able that most major EMU events are closely accompanied

discussion, the robustness of LoCo. We measure the “sta-

by a break in the correlation as measured by LoCo, and vice

bility” of any score ct , t ∈ N by its smoothness. We employ

versa. Even in the cases when an accompanying break is ab-

a common measure of smoothness,P the (discrete) total vari-

sent, it often turns out that at those events both currencies

ation V of ct , defined as V (ct ) := τ |cτ +1 − cτ |, which is

received similar pressures (thus leading to similar trends,

the total “vertical length” of the score curve. Table 3 (top)

such as, e.g., in the October 1992 events). It is also interest-

shows the relative total variation, with respect to the base-

ing to point out that events related to anticipated regulatory

line of the LoCo score, V (ρt )/V (`t ). If we scale the total

changes are typically preceded by correlation breaks. After

variations with respect to the range (i.e., use V (ct )/R(ct )

regulations are in effect, `t returns to one. Furthermore, af-

instead of just V (ct )—which reflects how many times the

ter the second stage of the EMU, both currencies proceed in

vertical length “wraps around” its full vertical range), then

lockstep, with negligible discrepancies.

Pearson’s variation is consistently about 3 times larger, over

In summary, the LoCo score successfully and accurately all data sets.

tracks evolving local correlations, even when the series are

widely different in nature. Dataset

2. LoCo versus Pearson. Figures 5 and 6 also show the Method MemCPU1 MemCPU2 ExRates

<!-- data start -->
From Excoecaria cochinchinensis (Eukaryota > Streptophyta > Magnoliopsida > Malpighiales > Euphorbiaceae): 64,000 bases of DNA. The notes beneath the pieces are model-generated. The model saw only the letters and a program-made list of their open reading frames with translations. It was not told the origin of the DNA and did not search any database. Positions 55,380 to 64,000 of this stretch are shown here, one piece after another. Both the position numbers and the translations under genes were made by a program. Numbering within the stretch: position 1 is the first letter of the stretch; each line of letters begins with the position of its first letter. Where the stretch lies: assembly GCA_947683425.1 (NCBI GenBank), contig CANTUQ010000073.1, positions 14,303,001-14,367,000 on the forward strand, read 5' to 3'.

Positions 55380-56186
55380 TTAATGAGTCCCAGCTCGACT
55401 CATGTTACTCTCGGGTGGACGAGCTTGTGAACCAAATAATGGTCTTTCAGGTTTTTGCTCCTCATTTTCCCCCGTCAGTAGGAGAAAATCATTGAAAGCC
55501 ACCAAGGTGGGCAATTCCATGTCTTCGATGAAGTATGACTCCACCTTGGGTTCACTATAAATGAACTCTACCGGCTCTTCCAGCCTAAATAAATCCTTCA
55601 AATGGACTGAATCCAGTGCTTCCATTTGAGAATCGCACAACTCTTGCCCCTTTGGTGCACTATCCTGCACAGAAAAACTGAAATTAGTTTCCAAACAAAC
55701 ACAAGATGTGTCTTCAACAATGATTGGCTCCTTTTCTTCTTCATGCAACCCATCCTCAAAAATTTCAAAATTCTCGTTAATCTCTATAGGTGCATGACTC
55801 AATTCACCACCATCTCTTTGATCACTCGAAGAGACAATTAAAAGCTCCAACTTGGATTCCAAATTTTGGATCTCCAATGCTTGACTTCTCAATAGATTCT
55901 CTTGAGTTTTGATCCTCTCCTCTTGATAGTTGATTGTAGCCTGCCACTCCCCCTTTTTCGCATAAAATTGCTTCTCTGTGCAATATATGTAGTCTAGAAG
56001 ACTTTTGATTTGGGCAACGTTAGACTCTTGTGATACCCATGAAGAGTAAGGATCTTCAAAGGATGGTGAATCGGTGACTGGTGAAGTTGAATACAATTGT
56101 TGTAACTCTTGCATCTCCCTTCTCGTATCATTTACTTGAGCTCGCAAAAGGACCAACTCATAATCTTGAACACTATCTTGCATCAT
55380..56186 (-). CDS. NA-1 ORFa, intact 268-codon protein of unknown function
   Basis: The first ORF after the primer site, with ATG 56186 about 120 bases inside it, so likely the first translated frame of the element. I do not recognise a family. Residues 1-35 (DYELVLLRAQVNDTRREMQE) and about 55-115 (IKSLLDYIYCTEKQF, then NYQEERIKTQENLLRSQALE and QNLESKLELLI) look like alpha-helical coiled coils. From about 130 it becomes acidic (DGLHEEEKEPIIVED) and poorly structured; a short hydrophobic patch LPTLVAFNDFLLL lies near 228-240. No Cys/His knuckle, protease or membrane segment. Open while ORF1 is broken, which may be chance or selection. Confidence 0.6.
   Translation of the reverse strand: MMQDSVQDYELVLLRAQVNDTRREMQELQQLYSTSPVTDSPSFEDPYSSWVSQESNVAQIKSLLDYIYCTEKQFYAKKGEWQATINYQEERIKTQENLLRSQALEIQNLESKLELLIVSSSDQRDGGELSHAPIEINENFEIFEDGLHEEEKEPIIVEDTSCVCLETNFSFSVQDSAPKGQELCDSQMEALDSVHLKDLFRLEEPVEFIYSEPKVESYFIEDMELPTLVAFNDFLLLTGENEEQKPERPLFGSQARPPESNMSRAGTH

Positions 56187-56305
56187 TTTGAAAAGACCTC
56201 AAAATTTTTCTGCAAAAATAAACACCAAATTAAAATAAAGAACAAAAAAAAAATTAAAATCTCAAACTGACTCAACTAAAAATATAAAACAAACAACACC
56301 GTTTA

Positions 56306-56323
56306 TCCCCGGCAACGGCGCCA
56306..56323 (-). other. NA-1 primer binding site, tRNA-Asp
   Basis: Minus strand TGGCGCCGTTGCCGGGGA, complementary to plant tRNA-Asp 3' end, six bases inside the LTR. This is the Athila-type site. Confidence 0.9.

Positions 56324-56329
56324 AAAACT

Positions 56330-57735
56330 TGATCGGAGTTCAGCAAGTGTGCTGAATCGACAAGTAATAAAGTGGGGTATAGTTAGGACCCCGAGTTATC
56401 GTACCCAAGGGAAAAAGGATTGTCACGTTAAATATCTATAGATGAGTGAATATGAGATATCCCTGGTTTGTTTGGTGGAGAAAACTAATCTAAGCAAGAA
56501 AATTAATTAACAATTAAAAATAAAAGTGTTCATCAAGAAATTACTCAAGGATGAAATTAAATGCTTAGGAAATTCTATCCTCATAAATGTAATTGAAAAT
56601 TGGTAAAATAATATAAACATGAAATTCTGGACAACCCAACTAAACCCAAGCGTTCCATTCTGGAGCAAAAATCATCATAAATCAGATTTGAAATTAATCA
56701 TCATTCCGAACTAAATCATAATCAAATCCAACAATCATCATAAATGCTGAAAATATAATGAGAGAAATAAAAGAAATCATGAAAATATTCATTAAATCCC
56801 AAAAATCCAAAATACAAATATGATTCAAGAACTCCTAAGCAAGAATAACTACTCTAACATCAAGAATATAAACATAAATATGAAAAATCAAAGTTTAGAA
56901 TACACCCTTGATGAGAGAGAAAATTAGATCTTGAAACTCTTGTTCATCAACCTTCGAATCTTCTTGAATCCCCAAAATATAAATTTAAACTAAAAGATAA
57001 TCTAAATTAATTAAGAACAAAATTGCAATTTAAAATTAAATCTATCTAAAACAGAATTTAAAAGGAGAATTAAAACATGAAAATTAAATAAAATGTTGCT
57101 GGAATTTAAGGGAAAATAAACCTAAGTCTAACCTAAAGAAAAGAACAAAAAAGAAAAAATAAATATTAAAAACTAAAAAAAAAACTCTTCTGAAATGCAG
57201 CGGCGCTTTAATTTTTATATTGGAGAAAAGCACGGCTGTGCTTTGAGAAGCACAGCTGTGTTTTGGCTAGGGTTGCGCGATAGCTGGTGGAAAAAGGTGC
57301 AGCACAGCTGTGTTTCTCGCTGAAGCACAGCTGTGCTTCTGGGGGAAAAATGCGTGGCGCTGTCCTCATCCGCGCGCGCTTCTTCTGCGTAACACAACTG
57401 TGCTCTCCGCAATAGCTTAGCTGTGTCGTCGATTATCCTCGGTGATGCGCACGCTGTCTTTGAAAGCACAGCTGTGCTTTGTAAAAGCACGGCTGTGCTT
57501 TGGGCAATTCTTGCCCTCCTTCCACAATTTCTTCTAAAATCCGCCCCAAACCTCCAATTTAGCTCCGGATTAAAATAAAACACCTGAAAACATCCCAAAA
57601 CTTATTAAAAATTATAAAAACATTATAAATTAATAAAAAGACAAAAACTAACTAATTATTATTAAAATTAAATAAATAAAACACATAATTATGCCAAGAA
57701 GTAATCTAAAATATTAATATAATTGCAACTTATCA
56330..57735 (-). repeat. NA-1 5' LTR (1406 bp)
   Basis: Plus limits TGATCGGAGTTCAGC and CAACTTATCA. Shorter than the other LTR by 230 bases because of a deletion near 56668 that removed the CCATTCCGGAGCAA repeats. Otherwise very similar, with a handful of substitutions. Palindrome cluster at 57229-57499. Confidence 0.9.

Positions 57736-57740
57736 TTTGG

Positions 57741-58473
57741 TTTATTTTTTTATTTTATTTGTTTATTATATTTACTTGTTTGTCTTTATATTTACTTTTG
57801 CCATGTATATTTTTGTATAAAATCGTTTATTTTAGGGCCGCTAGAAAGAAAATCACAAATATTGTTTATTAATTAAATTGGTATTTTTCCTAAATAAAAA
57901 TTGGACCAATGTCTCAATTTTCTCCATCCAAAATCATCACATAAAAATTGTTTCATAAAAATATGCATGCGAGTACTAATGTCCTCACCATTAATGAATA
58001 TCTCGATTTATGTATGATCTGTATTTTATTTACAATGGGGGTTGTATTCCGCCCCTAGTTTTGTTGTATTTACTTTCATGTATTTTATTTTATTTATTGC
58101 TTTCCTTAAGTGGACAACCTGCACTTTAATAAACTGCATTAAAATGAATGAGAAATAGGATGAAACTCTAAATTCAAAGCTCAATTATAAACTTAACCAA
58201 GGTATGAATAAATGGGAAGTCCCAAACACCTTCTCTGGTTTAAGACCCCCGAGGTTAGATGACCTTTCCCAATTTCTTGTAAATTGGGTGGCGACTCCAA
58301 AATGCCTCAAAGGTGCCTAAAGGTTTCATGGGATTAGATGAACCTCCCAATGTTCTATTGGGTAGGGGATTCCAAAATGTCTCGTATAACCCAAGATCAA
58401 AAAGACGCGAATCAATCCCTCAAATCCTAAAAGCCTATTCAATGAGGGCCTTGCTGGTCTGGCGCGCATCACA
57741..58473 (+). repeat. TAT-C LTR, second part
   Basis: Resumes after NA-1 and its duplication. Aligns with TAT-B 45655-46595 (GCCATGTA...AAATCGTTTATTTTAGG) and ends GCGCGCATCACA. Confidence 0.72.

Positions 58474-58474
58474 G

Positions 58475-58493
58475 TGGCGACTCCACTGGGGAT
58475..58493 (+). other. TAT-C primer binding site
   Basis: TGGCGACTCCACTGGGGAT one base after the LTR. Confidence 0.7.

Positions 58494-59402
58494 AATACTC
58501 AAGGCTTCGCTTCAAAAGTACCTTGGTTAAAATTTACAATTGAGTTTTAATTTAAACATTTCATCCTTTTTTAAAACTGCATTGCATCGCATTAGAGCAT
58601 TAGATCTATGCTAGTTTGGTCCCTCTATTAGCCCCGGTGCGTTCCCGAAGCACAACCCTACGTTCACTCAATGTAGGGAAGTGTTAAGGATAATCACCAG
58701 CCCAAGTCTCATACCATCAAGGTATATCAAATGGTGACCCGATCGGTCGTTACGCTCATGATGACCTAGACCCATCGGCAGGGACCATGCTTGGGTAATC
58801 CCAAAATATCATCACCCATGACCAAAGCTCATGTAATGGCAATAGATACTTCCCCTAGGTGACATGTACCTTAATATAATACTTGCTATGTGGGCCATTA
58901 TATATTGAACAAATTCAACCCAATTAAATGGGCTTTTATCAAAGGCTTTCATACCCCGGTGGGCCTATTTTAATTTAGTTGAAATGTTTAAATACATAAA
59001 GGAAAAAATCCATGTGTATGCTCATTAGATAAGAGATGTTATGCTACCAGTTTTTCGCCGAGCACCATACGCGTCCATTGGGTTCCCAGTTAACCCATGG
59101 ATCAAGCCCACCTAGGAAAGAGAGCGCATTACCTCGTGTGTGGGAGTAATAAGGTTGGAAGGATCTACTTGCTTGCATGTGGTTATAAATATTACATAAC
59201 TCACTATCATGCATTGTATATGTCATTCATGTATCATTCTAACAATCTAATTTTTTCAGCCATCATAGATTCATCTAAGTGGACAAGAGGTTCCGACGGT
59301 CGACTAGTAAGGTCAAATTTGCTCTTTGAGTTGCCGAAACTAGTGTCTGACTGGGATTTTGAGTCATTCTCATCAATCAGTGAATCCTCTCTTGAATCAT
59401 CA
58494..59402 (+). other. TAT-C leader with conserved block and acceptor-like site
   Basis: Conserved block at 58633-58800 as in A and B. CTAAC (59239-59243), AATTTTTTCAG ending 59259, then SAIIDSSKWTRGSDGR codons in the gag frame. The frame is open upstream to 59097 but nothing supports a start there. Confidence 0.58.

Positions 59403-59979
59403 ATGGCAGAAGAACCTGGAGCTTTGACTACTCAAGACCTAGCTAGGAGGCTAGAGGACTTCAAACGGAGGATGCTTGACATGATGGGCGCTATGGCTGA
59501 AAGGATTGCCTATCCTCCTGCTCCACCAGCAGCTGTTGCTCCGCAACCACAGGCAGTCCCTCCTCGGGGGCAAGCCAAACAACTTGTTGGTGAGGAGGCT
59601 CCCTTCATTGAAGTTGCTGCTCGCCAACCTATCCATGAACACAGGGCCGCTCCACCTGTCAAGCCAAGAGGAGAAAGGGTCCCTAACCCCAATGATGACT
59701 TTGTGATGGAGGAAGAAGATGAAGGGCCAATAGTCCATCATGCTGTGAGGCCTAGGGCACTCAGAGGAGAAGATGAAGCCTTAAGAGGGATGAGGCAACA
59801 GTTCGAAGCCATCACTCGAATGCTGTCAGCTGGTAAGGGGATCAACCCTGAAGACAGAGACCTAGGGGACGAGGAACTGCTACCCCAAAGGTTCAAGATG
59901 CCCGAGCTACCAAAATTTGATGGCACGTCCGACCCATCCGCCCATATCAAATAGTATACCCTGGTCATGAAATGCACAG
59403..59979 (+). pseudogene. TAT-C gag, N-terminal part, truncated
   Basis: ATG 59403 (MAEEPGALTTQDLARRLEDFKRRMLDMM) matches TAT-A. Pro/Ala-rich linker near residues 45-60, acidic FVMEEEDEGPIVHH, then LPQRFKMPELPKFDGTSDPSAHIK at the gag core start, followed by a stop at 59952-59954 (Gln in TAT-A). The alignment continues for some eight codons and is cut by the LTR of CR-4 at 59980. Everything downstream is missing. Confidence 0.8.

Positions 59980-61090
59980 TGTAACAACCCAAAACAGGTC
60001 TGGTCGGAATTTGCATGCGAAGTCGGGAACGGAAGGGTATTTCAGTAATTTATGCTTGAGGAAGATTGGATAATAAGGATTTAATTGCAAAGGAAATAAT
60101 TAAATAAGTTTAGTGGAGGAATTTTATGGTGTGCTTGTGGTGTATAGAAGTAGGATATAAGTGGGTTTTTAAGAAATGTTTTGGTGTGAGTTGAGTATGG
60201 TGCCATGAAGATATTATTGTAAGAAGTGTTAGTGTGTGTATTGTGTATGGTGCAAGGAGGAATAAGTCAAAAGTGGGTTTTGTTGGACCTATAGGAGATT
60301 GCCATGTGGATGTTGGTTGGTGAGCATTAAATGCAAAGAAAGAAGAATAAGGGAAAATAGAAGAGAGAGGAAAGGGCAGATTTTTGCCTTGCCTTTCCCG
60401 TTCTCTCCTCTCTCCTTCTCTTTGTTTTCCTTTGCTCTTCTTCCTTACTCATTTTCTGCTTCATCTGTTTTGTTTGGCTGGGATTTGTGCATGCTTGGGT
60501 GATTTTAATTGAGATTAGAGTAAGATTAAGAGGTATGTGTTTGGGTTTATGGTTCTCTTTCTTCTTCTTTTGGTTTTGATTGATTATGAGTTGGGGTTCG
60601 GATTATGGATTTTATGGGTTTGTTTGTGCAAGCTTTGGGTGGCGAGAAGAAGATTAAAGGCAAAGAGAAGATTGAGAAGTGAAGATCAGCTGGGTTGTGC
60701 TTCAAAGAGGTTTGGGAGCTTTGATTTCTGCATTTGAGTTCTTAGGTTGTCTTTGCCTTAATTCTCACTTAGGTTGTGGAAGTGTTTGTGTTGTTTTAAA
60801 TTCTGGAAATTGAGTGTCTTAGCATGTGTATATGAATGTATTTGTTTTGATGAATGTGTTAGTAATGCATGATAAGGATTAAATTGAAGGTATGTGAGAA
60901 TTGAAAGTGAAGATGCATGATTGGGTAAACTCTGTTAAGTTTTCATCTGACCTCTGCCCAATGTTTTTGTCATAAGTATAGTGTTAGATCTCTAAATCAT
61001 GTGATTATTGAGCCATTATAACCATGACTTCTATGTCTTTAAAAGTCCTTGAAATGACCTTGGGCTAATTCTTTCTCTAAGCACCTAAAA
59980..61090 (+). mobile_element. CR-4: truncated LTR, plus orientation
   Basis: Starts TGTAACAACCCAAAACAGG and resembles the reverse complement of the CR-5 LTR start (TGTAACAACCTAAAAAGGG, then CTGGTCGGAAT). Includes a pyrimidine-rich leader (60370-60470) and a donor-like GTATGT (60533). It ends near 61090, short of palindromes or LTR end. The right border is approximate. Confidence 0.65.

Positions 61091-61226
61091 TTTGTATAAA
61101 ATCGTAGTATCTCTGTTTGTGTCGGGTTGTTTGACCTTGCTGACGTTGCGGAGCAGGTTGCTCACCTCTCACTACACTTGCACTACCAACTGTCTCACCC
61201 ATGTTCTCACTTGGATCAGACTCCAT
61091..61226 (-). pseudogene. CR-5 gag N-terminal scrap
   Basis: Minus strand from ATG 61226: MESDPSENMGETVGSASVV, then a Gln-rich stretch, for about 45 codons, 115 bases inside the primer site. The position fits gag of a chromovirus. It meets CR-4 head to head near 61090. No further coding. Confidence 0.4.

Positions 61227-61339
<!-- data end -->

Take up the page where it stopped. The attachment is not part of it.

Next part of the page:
local Pearson score (fourth row), along with the LoCo score. Pearson 4.16× 3.36× 6.21×

It is clear that it either fails to capture changes in the joint LoCo 5.71 10.53 6.37

patterns among the two series, or exhibit high sensitivity Table 3. Relative stability (total variation).

8

Pt

CPU / Memory CPU / Memory

when compared to the mean score `ˆ := 1

t τ =1 `τ (the

ˆ

bottom line in the table is V̂/ `).

1 1 Processing time

0.8

0.8 0.8

Pearson

0.6 0.6 0.7 LoCo exp.

1−Corr

1−Corr

0.4 20 0.4 20

0.6

0.2 15 0.2 15

0.5

0 0

10 10

50 100 50 100

150 200 250 300 350

Window 150 200 250 300 350

Window 0.4

Time Time

0.3

(a) LoCo (b) Pearson

0.2

Figure 7. Score vs. window size; LoCo is 0.1

robust with respect to both time and scale,

0

accurately tracking correlations at any scale, 0 5000 10000 15000

Stream size

while Pearson performs poorly at all scales.

Figure 8. Processing wall-clock time.

Window size. Figure 7a shows the LoCo scores of

MemCPU2 (see Figure 5b) for various windows w, in the 5. Performance. Figure 8 shows wall clock times per in-

range of 8–20 values (2–5 minutes). We chose the dataset coming measurement for our prototype implementations in

with the highest total score variation and, for visual clar- Matlab 7, running on a Pentium M 2GHz. Using k = 4

ity, Figure 7 shows 1 − `t instead of `t . As expected, `t and w = 10, LoCo is in practice slightly less than 4×

varies smoothly with respect to w. Furthermore, it is worth slower than the simplest alternative, i.e., the Pearson cor-

pointing out that at about a 35-value (10-minute) resolu- relation. The additional processing time spent on updating